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Massachusetts Unions: What you need to know

The right of workers in private employment to form unions and bargain collectively with their employers is guaranteed by the National Labor Relations Act (NLRA) and related federal laws. The NLRA is preemptive, meaning that it supersedes state law in the areas that it covers. However, in areas not covered by the NLRA, such as the rights of public employees and the rights of private employees who are not engaged in interstate commerce, the states are free to make their own provisions. The federal protections are the governing law of the state for private employees engaged in interstate commerce. The following is a brief discussion of Massachusetts law in areas not preempted by the NLRA.
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Massachusetts has adopted several provisions, known as the State Labor Relations Law, to supplement the federal guarantees. This law extends to many workers not covered by the federal law the right to organize, bargain collectively, and engage in concerted activities for collective bargaining or other mutual aid and protection. It also sets strict criteria for the conduct of union activities. The state law does not cover domestic employees, agricultural workers, and individuals working for their parent or spouse. All employees except those in the public sector have the right to strike under Massachusetts law (MA Gen. Laws Ch. 150A).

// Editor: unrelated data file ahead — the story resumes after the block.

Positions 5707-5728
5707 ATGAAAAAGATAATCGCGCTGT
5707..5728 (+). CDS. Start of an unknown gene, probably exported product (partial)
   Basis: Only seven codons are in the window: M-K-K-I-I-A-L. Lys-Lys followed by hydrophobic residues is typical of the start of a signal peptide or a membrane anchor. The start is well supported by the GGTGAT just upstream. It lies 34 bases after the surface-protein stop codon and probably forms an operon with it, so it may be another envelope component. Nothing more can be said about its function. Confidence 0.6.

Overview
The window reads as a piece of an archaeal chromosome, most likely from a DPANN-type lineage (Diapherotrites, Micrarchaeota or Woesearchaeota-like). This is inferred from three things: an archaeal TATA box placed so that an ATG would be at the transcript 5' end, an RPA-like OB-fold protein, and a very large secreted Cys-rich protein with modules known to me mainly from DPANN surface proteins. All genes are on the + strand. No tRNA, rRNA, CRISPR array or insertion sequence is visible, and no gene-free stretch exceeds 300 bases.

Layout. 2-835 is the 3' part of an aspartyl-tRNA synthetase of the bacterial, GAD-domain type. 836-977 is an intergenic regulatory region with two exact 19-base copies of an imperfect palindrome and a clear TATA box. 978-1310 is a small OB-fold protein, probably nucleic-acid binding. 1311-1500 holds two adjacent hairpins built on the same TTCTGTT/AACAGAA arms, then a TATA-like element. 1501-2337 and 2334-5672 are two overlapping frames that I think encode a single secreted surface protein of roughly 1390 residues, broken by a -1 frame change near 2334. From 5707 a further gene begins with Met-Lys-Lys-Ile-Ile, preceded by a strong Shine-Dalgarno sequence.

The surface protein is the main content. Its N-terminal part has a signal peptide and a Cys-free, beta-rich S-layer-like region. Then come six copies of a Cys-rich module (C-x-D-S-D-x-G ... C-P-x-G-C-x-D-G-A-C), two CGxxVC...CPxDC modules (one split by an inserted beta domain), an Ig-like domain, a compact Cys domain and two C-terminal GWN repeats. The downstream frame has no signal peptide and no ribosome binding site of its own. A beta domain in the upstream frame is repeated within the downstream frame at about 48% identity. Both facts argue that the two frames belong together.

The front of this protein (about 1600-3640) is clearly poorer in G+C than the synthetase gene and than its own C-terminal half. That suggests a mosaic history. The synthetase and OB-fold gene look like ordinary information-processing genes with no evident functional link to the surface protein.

Unfair labor practices. The State Labor Relations Law also sets forth unfair labor practices for employers and employees. For example, it is an unfair labor practice for an employer to interfere with, coerce, or restrain employees exercising their labor rights MA Gen. Laws Ch. 150A Sec. 4). Labor organizations are also subject to unfair labor practice provisions including, ...

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Massachusetts Unions Resources

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